Manufacturing is a colossal industry and key pillar of the U.S. economy. It takes millions of workers to keep this juggernaut moving forward every day. Engineers, technicians and machine operators on the factory floor may come to mind, but researchers are part of this group as well. At the National Institute of Standards and Technology (NIST), studies are conducted across a broad array of fields to make for smarter manufacturing processes. This Manufacturing Day, we’re underscoring the diversity of NIST manufacturing research by showcasing Tom Cleveland’s work in structural biology and Guixiu ‘Helen’ Qiao’s efforts in robotics.
In manufacturing, consistency and repetition are the names of the game. It’s a game for which robots are particularly well-suited, thanks to their ability to execute tasks over and over. In recent years, the industrial applications of robots have expanded greatly. They are used in factories for machining, assembly, inspection and other tasks, but a high degree of accuracy in robot motion is required for the best outcomes.
Early in her education, NIST mechanical engineer Helen Qiao became fascinated by the accuracy of robots but learned they are far from infallible. Robots, like other technologies, wear down over time and can develop flaws in their control systems. Issues can cause their performance to slip, and without accuracy, robots are not far from being highly sophisticated toys.
Minor errors in performance, such as a slightly misaligned robot arm, may not be apparent to the human eye but could have detrimental consequences for manufactured parts or products. Helen became well acquainted with this issue during a more-than-10-year detour from NIST research into the precision measurement industry where she worked on laser-based tracking methods designed to determine if machining tools were moving as intended.
With an abundance of practical industry experience under her belt, Helen returned to NIST eager to provide a lower-cost and easier-to-deploy solution for assessing robot accuracy. What many tracking systems actually track, rather than robots themselves, are stationary targets (such as reflective balls) fixed to robots. But these systems run into trouble with robots in motion, which can end up in a pose that blocks the view of the target.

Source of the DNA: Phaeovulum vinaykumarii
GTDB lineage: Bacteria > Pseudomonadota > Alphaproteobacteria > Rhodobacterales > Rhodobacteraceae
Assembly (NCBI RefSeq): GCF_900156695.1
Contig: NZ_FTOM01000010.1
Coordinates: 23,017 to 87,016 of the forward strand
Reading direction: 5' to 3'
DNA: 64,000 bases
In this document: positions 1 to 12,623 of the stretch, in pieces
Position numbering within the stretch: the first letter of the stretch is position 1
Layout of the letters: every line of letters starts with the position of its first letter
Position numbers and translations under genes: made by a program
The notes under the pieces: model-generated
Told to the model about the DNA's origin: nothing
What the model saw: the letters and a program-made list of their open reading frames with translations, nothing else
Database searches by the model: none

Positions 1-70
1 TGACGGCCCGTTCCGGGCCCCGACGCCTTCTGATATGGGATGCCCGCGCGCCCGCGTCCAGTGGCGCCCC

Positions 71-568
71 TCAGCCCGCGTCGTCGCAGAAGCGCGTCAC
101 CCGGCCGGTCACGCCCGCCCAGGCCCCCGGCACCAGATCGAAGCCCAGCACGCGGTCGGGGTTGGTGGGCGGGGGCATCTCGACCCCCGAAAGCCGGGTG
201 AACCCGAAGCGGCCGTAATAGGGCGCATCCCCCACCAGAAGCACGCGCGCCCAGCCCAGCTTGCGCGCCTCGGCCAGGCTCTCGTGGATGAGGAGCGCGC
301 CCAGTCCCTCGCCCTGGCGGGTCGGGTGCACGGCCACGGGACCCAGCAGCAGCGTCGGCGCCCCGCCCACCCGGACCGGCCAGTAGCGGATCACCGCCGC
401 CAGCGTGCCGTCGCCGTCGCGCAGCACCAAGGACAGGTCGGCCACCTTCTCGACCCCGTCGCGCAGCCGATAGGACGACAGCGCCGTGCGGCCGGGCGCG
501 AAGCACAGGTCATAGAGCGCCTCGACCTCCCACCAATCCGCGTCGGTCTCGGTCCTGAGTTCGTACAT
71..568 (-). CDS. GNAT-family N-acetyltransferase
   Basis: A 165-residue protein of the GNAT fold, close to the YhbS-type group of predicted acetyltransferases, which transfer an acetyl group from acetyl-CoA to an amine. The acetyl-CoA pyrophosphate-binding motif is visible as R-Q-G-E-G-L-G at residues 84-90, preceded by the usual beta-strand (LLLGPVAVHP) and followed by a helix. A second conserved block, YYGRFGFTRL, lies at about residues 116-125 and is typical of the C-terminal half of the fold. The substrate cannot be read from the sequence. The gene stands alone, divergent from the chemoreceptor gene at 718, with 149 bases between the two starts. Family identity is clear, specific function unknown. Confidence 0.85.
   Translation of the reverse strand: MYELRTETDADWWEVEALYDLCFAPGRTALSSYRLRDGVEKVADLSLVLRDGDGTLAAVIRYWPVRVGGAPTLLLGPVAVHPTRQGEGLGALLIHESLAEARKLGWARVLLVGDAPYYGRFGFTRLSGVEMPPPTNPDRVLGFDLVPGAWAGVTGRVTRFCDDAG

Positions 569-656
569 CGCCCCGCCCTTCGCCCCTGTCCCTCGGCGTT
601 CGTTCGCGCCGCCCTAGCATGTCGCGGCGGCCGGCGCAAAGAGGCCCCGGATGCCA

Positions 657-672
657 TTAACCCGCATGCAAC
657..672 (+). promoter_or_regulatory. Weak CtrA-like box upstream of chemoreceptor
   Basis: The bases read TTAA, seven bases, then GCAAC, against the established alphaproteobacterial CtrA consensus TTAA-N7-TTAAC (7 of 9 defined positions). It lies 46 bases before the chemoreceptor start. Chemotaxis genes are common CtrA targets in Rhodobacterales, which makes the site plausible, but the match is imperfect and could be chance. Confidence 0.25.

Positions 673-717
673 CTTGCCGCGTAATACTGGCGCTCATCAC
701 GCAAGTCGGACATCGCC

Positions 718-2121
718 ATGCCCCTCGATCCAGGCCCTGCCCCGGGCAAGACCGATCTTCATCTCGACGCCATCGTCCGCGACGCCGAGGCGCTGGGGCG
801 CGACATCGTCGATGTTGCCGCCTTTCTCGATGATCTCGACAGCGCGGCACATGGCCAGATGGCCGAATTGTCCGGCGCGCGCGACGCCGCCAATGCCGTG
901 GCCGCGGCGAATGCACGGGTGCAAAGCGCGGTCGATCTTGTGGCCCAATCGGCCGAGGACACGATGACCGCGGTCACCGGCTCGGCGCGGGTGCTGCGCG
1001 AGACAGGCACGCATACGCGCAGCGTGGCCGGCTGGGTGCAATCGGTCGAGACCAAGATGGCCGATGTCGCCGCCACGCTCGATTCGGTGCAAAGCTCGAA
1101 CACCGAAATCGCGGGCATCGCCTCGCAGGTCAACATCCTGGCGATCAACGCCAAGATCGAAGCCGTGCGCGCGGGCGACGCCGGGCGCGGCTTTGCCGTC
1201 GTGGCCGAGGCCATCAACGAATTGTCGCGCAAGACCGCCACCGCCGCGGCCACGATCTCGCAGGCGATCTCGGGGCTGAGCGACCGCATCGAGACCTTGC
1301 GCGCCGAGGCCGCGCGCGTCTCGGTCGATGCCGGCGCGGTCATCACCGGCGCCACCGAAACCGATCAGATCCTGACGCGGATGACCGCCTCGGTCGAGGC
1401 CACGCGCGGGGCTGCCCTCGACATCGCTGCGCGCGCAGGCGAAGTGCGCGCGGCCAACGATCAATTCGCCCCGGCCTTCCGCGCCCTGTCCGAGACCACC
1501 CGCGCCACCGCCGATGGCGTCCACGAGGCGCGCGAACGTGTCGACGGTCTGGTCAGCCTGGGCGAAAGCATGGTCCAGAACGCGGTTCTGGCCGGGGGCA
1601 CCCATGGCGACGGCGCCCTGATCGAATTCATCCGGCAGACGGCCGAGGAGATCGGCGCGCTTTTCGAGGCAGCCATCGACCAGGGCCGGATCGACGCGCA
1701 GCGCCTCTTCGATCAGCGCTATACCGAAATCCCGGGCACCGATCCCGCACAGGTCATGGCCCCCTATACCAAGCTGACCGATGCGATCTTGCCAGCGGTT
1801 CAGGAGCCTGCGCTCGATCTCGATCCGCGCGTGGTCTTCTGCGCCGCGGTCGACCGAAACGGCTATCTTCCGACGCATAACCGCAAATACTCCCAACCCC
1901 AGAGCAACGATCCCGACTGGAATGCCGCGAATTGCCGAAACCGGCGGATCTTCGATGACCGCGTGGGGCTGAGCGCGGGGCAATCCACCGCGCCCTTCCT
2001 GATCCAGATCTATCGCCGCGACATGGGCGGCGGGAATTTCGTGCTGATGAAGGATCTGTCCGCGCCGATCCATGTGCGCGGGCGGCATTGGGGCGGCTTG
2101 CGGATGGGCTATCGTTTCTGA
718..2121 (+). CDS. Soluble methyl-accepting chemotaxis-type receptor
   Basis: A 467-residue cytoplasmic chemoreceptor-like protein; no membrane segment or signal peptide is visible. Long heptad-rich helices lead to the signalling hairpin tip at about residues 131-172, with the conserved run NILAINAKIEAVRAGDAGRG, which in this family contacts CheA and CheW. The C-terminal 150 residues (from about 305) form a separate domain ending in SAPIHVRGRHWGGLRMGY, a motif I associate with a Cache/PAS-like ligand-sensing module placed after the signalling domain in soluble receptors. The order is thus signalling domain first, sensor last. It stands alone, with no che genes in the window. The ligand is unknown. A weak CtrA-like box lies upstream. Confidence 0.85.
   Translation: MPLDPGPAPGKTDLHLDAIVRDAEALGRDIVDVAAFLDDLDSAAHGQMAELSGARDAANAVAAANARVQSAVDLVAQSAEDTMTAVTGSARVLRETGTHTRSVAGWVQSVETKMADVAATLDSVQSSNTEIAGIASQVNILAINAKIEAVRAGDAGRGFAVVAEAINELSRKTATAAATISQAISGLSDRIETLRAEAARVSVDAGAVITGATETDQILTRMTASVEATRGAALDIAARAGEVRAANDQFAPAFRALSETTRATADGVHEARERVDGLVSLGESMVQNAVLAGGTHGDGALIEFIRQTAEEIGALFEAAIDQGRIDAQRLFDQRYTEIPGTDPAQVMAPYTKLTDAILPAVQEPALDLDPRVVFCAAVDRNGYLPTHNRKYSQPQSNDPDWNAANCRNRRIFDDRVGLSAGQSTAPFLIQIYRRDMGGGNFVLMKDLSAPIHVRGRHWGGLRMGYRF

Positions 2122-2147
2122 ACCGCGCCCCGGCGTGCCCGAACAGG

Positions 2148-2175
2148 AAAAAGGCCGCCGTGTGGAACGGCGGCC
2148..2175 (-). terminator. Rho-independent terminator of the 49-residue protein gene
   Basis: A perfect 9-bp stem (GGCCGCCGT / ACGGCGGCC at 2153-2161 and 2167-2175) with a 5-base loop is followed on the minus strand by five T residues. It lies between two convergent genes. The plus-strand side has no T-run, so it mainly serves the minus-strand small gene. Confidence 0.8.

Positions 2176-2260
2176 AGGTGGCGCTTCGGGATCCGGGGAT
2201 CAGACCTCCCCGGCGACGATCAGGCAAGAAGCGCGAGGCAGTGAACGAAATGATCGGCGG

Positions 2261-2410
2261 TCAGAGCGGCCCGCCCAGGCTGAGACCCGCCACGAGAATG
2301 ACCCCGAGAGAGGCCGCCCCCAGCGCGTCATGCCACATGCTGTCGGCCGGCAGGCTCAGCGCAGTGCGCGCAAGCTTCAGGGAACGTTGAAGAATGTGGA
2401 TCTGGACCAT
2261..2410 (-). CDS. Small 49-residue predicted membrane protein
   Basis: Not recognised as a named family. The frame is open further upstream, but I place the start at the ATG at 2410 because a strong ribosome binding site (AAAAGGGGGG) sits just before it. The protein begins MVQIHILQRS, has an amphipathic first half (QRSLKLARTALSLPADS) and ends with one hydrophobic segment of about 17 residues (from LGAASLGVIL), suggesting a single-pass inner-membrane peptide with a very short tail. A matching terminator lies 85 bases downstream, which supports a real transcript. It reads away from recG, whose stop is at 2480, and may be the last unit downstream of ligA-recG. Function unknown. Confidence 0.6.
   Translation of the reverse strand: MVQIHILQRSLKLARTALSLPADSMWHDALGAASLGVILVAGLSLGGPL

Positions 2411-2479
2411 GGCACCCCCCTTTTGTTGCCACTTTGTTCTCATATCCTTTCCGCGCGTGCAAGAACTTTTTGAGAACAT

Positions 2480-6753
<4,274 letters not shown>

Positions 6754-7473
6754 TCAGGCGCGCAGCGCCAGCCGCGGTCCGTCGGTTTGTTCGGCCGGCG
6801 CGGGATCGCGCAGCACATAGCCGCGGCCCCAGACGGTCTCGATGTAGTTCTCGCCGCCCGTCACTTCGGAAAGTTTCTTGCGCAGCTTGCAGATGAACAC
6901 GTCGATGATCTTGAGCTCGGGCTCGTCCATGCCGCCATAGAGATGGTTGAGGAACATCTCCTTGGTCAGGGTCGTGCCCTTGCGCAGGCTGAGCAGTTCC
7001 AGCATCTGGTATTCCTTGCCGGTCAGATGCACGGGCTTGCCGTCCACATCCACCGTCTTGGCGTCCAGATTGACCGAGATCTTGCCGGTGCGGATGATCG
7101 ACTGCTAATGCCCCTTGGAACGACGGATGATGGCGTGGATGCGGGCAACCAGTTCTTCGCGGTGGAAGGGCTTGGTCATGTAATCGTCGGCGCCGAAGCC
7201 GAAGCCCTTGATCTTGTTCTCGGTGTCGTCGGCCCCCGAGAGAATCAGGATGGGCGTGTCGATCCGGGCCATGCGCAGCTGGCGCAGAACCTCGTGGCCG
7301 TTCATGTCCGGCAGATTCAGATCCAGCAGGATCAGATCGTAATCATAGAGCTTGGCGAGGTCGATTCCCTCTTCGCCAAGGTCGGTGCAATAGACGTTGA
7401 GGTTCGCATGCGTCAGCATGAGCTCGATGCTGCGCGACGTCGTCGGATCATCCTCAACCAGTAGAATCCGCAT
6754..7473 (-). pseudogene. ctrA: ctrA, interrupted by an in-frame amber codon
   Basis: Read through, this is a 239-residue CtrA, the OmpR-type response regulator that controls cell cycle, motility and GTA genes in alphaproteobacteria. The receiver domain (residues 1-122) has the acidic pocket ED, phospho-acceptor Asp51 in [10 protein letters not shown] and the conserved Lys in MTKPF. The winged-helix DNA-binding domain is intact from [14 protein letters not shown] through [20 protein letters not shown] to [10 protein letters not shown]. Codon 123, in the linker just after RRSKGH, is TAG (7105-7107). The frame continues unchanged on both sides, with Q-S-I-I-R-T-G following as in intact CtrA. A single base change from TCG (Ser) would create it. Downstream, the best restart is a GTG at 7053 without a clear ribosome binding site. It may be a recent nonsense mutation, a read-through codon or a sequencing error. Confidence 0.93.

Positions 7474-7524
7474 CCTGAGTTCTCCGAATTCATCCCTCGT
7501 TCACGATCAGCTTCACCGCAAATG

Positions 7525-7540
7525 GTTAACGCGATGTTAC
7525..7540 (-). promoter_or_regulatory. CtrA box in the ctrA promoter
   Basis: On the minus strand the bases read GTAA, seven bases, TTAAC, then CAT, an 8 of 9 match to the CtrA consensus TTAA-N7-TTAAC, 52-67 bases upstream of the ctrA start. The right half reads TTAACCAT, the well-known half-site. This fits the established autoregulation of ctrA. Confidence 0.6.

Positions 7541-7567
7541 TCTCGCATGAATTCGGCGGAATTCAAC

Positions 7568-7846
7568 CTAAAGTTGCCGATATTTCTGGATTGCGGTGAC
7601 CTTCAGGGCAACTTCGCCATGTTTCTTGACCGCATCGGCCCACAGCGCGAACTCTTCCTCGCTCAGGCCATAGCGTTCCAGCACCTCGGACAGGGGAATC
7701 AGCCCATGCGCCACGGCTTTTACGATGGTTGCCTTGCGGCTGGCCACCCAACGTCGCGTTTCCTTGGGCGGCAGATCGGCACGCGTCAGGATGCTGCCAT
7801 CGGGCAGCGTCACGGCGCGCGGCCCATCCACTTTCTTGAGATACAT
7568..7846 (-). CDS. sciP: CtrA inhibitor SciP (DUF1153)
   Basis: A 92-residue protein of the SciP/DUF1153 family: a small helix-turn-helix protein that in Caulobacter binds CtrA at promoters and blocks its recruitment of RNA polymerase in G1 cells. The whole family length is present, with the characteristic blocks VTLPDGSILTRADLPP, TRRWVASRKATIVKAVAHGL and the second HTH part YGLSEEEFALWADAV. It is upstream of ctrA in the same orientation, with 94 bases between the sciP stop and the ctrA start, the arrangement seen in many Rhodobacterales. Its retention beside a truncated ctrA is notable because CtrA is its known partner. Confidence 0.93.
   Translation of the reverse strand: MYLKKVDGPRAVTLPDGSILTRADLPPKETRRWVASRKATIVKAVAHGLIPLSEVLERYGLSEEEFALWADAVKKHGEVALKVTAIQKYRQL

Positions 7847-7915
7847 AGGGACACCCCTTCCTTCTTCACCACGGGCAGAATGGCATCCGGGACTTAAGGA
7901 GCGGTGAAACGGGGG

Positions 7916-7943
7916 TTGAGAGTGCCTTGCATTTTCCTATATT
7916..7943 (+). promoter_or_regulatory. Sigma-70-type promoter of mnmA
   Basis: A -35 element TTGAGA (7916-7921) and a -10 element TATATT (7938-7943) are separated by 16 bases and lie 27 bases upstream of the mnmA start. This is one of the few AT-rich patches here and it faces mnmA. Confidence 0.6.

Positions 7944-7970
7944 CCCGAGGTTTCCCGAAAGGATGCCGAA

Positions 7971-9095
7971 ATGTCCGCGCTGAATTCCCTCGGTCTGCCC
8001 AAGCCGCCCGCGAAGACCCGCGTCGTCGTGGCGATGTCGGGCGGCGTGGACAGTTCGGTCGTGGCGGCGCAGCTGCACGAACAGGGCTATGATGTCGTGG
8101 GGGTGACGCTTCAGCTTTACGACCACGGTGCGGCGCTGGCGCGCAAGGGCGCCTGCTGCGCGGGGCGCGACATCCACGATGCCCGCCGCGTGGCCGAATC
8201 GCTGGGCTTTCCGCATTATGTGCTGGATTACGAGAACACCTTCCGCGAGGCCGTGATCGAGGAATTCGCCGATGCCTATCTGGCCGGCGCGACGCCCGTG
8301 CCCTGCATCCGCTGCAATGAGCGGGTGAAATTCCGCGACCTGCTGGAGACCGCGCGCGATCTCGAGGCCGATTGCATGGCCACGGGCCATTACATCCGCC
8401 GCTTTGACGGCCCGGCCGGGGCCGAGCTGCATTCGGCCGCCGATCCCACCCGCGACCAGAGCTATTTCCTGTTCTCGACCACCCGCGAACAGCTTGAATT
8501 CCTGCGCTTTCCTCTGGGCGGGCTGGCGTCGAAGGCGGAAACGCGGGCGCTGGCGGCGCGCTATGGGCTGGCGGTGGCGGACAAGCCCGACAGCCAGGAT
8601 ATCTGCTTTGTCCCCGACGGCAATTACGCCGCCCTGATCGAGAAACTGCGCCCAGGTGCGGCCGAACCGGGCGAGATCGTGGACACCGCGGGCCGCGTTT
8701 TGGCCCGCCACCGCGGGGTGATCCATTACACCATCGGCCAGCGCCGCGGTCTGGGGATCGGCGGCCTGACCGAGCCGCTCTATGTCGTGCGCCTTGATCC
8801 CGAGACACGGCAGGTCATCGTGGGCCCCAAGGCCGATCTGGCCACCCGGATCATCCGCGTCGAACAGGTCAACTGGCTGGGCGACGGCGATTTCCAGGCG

Helen’s answer to the problem was a new system featuring a freshly patented smart target that constantly rotates towards the vision system so that it is always visible while the robot twists and turns. Illuminated areas of interest on the target, in the shape of a cross and two rods, help the system determine where the target is located in 3D space and its angular position.
The rich positional information gained from this device could help manufacturers not only with assessing the accuracy of robots, but also for calibrating and inspecting products in real time. And the list of applications may only continue to expand as Helen continues to explore new applications for her technology.
NIST physicist Tom Cleveland’s winding path to the world of manufacturing started with studying termites, of all things. Spending summers collecting data on the insect for USDA high-school program kindled Tom’s interest in the science of life at the smallest scales.
While studying biophysics in college, Tom became fascinated with how biological parts come together. He deepened that passion during a pit stop at NIST’s Summer Undergraduate Research Fellowship, where he studied the structure of grains from diseased plants.
Assessing the size, shape and structure of living things and their components — objects as large as broken bones to as small as malformed cell proteins — often helps physicians diagnose medical conditions and researchers better understand diseases. Tom would go on to find out that similar evaluations are also paramount in biomanufacturing, the mass production of biological molecules.
After earning his Ph.D. at Johns Hopkins, Tom brought his expertise back to NIST, where he has tackled an array of questions in structural biology. His latest investigation centers on tiny oily shells known as lipid nanoparticles, which are good at packaging and delivering biomolecules to cells. In some widely available COVID vaccines, particles like these carry precious RNA cargo, genetic material that allows cells to construct small pieces of viruses and build up immunity.
Mass-producing lipid nanoparticles for applications like vaccines can create slight variations in features of the particles, such as their size and how much therapeutic payload they contain. Tom’s goal is to find out which features matter most and how much these differences affect the nanoparticles’ ability to do their jobs.
Tom tackles these questions by imaging these tiny objects. But getting a close look at the nanoparticles, which are hundreds of thousands of times smaller than a termite, is no easy task.
With a powerful imaging technique called cryogenic electron microscopy, researchers can rapidly freeze a sample without changing its structure and then use a beam of electrons to illuminate it. This technique, also called cryo-EM, can unveil incredibly intricate details, allowing Tom to clearly see and evaluate the lipid shells and their RNA payload at a crisp 120,000 times magnification.
What the research unveils could help biomanufacturers fine-tune their production processes, strengthening essential therapeutic drugs for society.
Need more Manufacturing Day? Check out these videos about how NIST-sponsored programs ManufacturingUSA and the Manufacturing Extension Partnership (MEP) are helping to make a difference in the world of manufacturing.